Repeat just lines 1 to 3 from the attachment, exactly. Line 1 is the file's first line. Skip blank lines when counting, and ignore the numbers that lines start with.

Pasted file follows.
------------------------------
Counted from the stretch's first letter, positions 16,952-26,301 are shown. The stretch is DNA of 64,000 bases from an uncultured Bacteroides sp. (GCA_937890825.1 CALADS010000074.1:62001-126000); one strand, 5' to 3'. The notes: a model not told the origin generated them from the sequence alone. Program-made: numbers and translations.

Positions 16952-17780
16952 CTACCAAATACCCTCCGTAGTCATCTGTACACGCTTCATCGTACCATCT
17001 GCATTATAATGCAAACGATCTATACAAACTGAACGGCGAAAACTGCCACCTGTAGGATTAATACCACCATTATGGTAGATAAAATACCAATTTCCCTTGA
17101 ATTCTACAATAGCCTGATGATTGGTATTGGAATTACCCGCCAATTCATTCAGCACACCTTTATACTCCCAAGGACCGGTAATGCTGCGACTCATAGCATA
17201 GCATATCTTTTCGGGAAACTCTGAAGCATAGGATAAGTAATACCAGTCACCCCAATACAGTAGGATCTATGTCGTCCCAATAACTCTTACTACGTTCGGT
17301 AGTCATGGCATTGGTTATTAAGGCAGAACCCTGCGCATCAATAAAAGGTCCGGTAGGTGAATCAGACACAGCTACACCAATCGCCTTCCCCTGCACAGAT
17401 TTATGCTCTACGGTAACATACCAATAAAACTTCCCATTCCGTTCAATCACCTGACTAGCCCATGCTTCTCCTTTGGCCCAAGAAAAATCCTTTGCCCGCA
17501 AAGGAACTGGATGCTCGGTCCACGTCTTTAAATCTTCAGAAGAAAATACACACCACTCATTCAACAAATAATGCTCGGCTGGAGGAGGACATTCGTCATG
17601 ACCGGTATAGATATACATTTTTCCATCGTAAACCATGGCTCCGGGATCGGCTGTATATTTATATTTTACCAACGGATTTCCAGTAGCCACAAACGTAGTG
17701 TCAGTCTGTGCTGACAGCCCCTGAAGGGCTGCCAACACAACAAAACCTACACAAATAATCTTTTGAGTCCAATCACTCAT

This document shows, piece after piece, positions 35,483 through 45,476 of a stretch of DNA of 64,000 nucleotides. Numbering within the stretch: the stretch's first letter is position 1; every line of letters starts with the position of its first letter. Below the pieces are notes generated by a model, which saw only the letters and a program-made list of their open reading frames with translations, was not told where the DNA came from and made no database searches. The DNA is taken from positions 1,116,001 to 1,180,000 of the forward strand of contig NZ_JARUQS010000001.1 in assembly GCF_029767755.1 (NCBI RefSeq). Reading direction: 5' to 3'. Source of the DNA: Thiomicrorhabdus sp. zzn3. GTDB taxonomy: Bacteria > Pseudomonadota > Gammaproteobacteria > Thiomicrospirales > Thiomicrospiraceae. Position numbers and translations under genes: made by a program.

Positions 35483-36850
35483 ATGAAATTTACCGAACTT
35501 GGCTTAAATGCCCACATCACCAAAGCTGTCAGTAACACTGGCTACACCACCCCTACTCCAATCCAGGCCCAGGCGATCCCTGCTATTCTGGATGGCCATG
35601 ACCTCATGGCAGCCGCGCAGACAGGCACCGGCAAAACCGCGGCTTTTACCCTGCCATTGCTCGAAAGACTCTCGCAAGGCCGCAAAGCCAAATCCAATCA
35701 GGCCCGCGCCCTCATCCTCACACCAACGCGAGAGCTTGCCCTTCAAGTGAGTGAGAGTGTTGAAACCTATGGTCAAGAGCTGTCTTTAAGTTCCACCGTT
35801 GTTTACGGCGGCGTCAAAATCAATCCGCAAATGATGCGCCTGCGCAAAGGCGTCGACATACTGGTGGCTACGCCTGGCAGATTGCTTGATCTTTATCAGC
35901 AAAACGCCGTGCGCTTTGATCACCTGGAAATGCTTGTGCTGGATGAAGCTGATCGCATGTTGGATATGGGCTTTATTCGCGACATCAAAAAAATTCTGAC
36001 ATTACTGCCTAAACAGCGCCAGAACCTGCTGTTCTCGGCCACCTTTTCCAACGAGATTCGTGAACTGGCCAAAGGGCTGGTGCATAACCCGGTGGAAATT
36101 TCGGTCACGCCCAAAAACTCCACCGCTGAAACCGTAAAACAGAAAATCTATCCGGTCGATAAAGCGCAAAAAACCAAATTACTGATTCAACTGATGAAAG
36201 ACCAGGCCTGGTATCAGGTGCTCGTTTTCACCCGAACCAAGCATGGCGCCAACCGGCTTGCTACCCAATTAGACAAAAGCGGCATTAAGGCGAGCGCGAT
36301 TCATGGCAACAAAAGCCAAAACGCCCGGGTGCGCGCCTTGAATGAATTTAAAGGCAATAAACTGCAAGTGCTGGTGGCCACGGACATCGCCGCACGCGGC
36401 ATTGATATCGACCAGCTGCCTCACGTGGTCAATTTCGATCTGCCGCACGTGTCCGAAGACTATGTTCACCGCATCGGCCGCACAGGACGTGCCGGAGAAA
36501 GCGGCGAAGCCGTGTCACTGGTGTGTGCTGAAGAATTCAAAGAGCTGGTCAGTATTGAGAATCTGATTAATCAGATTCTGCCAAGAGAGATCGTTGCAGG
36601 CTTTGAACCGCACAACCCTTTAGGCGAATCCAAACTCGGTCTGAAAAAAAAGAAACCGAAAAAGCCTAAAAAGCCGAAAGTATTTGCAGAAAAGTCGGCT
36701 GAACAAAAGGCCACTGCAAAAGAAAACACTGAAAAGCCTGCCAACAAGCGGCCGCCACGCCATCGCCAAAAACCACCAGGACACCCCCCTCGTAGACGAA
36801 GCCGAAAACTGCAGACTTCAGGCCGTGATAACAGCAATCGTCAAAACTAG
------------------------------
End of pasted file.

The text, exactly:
Counted from the stretch's first letter, positions 16,952-26,301 are shown. The stretch is DNA of 64,000 bases from an uncultured Bacteroides sp. (GCA_937890825.1 CALADS010000074.1:62001-126000); one strand, 5' to 3'. The notes: a model not told the origin generated them from the sequence alone. Program-made: numbers and translations.

Positions 16952-17780
16952 CTACCAAATACCCTCCGTAGTCATCTGTACACGCTTCATCGTACCATCT